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See more synonyms for tier on Thesaurus.com
  1. one of a series of rows or ranks rising one behind or above another, as of seats in an amphitheater, boxes in a theater, guns in a man-of-war, or oars in an ancient galley.
  2. one of a number of galleries, as in a theater.
  3. a layer; level; stratum: The wedding cake had six tiers. All three tiers of the firm's management now report to one director.
  4. Australian. a mountain range.
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verb (used with object)
  1. to arrange in tiers.
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verb (used without object)
  1. to rise in tiers.
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Origin of tier1

1560–70; earlier also tire, tyre, teare < Middle French, Old French tire, tiere order, row, rank < Germanic; compare Old English, Old Saxon tīr, Old High German zēri glory, adornment


  1. a person or thing that ties.
  2. Nautical. a short rope or band for securing a furled sail.
  3. New England. a child's apron or pinafore.
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Origin of tier2

First recorded in 1625–35; tie + -er1
Dictionary.com Unabridged Based on the Random House Unabridged Dictionary, © Random House, Inc. 2018

Related Words


Examples from the Web for tier

Contemporary Examples

Historical Examples

  • Then they ran along the second tier of roofs beneath the open heavens.

  • The porters arranged them symmetrically, tier by tier, on the vehicles.

  • Everybody in the yawl was eagerly looking after the form of Tier.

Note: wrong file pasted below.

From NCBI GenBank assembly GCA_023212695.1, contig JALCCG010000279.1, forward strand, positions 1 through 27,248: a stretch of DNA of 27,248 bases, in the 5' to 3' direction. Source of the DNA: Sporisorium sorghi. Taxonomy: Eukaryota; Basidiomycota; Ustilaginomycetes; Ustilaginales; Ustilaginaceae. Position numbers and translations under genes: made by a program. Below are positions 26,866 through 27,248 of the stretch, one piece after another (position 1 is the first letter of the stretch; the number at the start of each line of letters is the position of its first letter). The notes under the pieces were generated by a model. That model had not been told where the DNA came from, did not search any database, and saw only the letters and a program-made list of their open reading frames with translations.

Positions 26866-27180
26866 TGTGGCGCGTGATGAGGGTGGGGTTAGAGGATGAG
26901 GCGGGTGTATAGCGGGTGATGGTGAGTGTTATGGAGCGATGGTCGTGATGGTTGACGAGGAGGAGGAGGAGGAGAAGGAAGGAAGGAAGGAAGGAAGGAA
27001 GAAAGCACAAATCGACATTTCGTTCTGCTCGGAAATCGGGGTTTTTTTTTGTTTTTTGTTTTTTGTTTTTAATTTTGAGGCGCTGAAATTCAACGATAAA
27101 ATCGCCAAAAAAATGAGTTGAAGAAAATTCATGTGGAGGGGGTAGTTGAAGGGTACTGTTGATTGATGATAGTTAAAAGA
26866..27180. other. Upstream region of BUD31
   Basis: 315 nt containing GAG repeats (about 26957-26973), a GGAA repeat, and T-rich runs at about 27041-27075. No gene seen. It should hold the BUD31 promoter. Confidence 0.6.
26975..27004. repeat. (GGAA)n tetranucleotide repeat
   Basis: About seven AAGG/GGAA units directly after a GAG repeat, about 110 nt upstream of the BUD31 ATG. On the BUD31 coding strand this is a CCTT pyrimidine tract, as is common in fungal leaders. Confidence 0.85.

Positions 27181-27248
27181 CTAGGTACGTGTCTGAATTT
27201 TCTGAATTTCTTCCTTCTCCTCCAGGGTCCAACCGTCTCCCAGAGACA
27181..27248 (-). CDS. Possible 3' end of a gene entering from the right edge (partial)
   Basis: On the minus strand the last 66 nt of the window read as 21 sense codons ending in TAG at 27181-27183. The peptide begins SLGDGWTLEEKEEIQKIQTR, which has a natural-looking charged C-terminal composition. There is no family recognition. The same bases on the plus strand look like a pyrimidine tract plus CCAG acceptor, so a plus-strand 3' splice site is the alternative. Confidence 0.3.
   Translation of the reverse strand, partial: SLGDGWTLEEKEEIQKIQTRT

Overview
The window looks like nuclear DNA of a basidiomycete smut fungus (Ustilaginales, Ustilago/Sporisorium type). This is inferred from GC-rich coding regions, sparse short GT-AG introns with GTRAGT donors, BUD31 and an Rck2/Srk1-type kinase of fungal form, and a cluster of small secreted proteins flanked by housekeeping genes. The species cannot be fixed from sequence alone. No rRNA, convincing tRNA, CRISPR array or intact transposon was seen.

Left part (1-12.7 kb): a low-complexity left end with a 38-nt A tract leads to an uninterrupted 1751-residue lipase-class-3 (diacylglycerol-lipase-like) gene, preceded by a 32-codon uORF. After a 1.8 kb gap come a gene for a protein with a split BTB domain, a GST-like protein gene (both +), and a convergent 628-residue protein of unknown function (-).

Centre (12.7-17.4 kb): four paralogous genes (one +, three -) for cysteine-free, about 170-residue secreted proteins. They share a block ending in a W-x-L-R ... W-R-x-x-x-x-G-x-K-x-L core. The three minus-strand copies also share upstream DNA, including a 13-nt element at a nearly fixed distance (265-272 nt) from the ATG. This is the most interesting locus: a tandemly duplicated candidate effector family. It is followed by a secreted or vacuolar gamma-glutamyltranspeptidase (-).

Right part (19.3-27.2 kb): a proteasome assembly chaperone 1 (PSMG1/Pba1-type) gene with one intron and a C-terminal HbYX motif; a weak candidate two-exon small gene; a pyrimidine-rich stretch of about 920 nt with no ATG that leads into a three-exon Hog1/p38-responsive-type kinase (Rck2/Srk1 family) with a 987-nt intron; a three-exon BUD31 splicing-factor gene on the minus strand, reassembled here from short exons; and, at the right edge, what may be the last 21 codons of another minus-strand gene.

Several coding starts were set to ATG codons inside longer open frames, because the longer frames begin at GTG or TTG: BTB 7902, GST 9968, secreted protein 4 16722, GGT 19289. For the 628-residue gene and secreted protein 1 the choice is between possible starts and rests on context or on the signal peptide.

• When we got into dock we had lost our turn for loading, and they hauled us off to a tier where we remained for a month.


    Joseph Conrad

  • "It's steep to-night," he mutters, as tier on tier of cloud drops under.

    With The Night Mail

    Rudyard Kipling

British Dictionary definitions for tier


  1. one of a set of rows placed one above and behind the other, such as theatre seats
    1. a layer or level
    2. (in combination)a three-tier cake
  2. a rank, order, or row
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  1. to be or arrange in tiers
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Word Origin

C16: from Old French tire rank, of Germanic origin; compare Old English tīr embellishment


  1. a person or thing that ties
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Collins English Dictionary - Complete & Unabridged 2012 Digital Edition © William Collins Sons & Co. Ltd. 1979, 1986 © HarperCollins Publishers 1998, 2000, 2003, 2005, 2006, 2007, 2009, 2012

Word Origin and History for tier


"row, rank, range," 1560s, from Middle French tire, from Old French tire "rank, sequence, order" (early 13c.), probably from tirer "to draw, draw out" (see tirade). Some suggests the French noun is from a Germanic source akin to Old High German ziari, German Zier "adornment," Old English tir "glory, honor."

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Online Etymology Dictionary, © 2010 Douglas Harper